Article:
The Ninth Circuit also rejected the notion that when both men and women perceive workplace conduct as harassing, it cannot constitute sex-based discrimination as a matter of law. Without ruling on the allegations in this case, the court held that a determination of whether a claimant has alleged sufficient factual allegations to state a claim of sex-based discrimination is not prevented when both men and women complain of the same underlying conduct. It instead recognizes that the same conduct may “simultaneously offend different genders in unique and meaningful ways.”

Practical considerations for HR

We do not know what will become of Sharp’s claim, but employers can learn from this case and avoid similar disputes in their workplaces. Here’s how:

Ensure manager awareness of standards of conduct.

HR’s best ally is a thoughtful and well-trained manager. Do first-line managers at your organization know whether playing music that is perceived to be vulgar, misogynistic and sexually graphic is consistent with your code of conduct? Assess whether the training provided to managers addresses all facets of employer-employee relations, including what audio and visual media is played in the workplace.

Wendy M. Lazerson
Co-author Wendy M. Lazerson

If one takes Sharp’s allegations at face value, it seems that the manager could have prevented this dispute by assessing whether the music was consistent with the company’s standards of conduct and whether playing the music promoted a work environment inviting to all. That standard will differ by workplace, but managers are employers’ first line of defense in preventing costly disputes.

Flag and monitor multiple complaints of the same conduct.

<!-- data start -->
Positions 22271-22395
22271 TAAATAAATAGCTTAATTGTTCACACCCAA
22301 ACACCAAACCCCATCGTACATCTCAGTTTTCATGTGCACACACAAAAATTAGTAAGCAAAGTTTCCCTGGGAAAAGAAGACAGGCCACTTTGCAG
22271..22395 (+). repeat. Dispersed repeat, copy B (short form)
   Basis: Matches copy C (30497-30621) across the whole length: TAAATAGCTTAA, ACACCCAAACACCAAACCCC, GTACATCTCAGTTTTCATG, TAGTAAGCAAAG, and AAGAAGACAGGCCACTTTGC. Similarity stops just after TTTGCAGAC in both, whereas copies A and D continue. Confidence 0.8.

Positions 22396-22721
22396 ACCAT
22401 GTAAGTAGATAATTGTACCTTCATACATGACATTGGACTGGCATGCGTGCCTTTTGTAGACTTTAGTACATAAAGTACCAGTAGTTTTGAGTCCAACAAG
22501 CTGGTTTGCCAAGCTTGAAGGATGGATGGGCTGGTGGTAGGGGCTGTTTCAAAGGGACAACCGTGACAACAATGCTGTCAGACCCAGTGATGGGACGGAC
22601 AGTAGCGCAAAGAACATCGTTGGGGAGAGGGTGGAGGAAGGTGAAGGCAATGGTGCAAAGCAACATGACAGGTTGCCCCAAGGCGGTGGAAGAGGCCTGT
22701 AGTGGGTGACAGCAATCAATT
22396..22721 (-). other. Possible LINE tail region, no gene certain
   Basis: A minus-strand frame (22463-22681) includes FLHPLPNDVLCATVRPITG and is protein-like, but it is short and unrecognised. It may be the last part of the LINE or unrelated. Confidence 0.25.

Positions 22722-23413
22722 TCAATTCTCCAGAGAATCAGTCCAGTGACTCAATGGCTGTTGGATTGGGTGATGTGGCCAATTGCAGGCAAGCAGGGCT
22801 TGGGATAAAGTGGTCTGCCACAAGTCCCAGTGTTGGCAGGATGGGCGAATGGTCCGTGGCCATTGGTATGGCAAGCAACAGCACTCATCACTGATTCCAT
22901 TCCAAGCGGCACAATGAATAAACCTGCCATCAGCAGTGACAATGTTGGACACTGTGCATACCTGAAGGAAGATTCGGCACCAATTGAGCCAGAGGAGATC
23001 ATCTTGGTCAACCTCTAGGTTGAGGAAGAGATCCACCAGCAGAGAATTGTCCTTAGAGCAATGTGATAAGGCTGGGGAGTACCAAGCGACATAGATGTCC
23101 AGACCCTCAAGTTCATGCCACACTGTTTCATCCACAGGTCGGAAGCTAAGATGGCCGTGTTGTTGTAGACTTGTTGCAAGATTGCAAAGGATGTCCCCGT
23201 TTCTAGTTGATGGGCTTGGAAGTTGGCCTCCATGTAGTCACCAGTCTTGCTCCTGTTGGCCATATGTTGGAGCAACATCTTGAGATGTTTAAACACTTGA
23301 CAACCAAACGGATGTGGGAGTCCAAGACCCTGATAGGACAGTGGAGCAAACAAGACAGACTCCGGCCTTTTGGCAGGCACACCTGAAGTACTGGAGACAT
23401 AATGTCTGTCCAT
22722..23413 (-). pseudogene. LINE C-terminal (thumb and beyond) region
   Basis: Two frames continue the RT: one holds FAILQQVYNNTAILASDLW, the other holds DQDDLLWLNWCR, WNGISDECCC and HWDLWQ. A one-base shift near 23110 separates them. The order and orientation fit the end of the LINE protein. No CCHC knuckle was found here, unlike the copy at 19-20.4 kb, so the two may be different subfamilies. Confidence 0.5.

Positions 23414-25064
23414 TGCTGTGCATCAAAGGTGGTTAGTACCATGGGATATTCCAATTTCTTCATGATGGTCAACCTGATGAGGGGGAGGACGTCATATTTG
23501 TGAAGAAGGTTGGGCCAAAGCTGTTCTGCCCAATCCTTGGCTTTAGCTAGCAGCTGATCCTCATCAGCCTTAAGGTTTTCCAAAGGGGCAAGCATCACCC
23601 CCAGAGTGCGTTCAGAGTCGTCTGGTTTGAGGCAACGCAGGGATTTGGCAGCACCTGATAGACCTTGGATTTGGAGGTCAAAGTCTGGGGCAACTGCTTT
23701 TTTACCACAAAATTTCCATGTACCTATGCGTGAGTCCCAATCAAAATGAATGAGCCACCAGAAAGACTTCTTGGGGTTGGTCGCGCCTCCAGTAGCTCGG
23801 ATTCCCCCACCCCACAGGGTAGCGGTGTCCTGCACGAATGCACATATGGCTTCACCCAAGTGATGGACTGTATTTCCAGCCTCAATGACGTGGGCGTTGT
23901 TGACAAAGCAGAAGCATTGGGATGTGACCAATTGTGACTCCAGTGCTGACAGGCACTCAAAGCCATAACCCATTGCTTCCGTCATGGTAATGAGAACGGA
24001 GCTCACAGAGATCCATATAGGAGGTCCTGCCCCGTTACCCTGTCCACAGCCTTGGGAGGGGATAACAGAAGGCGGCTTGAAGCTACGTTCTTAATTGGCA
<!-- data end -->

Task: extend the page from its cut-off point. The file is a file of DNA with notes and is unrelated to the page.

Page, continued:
Assuming Sharp and her co-worker both complained of the music being played at the worksite, those overlapping complaints presented an opportunity for the HR team to identify an area of discomfort for employees. First, tracking all complaints, even if unwritten, allows employers to maintain data on the issues that arise in the workplace.

When the same issue arises more than once in a particular timeframe (perhaps, within a 12-month period), employers should take note and consider further review. Second, employers should consider having more than a dedicated HR business partner review location-specific complaints. This serves as quality control that can improve the chances that complaints are being handled consistently with company policy and across locations.

See also: Psychological safety: A driver of workplace dynamics and wellbeing

Enact policies that are more stringent than the law.

Many employers maintain anti-sexual harassment policies that are more stringent than Title VII. HR professionals should understand how the employer’s policy differs from Title VII and whether there may be opportunities to prevent unlawful sexual harassment by holding their businesses to a higher standard in the employer’s policy. Taking Sharp’s allegations as true for these purposes, playing music that contains vulgar and derogatory language toward a particular gender may violate a company policy even if there is a question about whether it violates Title VII.

Avoid multiple plaintiff actions.

Depending on the size of the employer, music in the workplace that is offensive to some employees can increase the risk of multiple plaintiff actions. If those actions become large enough, they could even develop into a putative class action. Those disputes frequently are more disruptive to the workplace than claims between one employee and the employer.

If you don’t know whether music is regularly broadcast at your workplaces, might this be a good time to survey managers and employees on this issue? Questions about music can be included in an employee satisfaction survey or a more targeted sampling of employees.